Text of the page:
Now, let’s discuss the following: how much time does is take for the Application for Pardon process in the State of Alabama from start to finish? And, is there a way to speed up the process? When Alabama Pardon Attorney, Jordan M. Copeland represents clients through the Alabama Application for Pardon process, our law firm explains the process as consisting of three (3) separate phases.
First, initial Application for Pardon documents are completed by the client/applicant and sent to the Pardon Unit at the ABPP headquarters office in Montgomery, Alabama. The Pardon Unit opens the pardon application file and assigns the file a tracking number. Then, the Pardon Unit will assign a local ABPP officer in the county where the applicant resides (or if the applicant resides out of state, a local officer in the county of the conviction will be assigned) to contact the applicant and complete an ABPP Pardon Interview & Investigation packet.
From our Alabama Pardon Law Firm’s experience, in most Alabama counties if the applicant is local then the local officer will mail a letter to the applicant requesting the applicant contact the local office to schedule the Pardon Application Interview. If the applicant resides out of the State of Alabama, the local officer may choose to mail the Pardon Interview Packet to the applicant with a deadline to complete and return it. This part of the process is still the first phase.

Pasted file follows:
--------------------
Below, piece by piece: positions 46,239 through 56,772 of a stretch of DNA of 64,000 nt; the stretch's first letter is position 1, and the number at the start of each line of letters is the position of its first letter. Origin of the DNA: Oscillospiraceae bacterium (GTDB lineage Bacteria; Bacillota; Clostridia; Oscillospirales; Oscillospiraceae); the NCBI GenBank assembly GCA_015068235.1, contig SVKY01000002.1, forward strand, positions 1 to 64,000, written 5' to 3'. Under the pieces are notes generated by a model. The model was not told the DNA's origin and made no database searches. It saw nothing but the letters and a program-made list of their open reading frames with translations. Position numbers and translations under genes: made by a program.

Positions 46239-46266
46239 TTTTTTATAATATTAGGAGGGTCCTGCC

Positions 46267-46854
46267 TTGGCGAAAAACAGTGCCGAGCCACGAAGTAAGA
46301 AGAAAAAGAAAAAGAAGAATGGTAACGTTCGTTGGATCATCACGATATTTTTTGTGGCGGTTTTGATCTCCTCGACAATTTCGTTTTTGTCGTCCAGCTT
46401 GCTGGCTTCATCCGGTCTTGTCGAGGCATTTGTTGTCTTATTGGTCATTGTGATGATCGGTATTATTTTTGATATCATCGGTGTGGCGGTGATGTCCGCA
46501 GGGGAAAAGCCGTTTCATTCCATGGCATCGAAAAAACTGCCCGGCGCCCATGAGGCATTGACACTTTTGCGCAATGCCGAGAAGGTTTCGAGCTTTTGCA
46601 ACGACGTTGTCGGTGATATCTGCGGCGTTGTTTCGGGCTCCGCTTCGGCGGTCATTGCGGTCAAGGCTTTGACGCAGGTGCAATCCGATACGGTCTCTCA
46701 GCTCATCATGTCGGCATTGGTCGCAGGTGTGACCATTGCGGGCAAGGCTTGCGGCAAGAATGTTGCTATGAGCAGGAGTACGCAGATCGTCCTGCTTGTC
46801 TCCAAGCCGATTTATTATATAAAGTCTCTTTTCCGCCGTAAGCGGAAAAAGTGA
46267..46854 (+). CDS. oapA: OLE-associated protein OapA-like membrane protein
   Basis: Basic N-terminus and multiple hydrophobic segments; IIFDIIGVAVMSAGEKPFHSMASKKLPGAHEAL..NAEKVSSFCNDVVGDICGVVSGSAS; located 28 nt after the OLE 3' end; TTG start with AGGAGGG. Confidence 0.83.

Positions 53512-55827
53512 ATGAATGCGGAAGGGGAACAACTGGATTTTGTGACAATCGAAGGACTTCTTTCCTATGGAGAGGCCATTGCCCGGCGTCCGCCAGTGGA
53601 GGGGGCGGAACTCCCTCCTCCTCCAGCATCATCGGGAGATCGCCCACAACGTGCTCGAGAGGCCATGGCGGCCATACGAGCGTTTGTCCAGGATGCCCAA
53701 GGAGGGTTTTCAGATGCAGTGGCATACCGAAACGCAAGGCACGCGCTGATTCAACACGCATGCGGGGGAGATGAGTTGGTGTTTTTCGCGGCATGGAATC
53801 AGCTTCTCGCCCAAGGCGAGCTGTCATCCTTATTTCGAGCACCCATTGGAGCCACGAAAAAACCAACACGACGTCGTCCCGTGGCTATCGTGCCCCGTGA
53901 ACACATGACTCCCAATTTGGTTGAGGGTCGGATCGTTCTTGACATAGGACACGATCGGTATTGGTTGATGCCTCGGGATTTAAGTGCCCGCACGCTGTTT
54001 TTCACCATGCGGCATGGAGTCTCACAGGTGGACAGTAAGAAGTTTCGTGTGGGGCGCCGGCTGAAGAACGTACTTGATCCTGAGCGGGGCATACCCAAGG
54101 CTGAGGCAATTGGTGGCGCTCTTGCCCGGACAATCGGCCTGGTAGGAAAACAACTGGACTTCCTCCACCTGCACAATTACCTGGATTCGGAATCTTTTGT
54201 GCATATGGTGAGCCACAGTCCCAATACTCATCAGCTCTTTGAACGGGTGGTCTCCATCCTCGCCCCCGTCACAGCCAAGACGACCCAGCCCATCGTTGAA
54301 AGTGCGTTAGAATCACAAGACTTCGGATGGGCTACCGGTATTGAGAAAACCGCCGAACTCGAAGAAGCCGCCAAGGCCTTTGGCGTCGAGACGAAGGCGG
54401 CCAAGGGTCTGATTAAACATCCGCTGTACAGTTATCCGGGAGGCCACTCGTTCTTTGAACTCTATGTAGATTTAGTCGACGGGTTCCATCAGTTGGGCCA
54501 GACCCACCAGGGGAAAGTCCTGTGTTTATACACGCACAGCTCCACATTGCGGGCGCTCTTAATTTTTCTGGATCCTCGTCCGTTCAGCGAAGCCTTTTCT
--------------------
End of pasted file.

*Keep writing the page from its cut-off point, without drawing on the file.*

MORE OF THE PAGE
Much of the time during this first phase depends, to some degree, on the backlog of files in front of your file. Additionally, how long it takes for the local county Pardon & Parole officer to complete your Pardon Interview & Investigation Report. After the local officer completes the report, generally they will make a recommendation and submit the report to the Pardon Unit of the ABPP in Montgomery for your file.
Second Phase and Request for Expedited Alabama Pardon Hearings
Next, if you retain our Alabama Pardon Law Firm for representation in your Alabama pardon application process, we will enter what we refer to as the second phase. This consists of our customized Pardon Support Packets for each client, along with a written Statement from each client to the ABPP. Additionally, we will prepare and submit a written Request for an Expedited Hearing, if we have the facts to support it in the case, with the ABPP.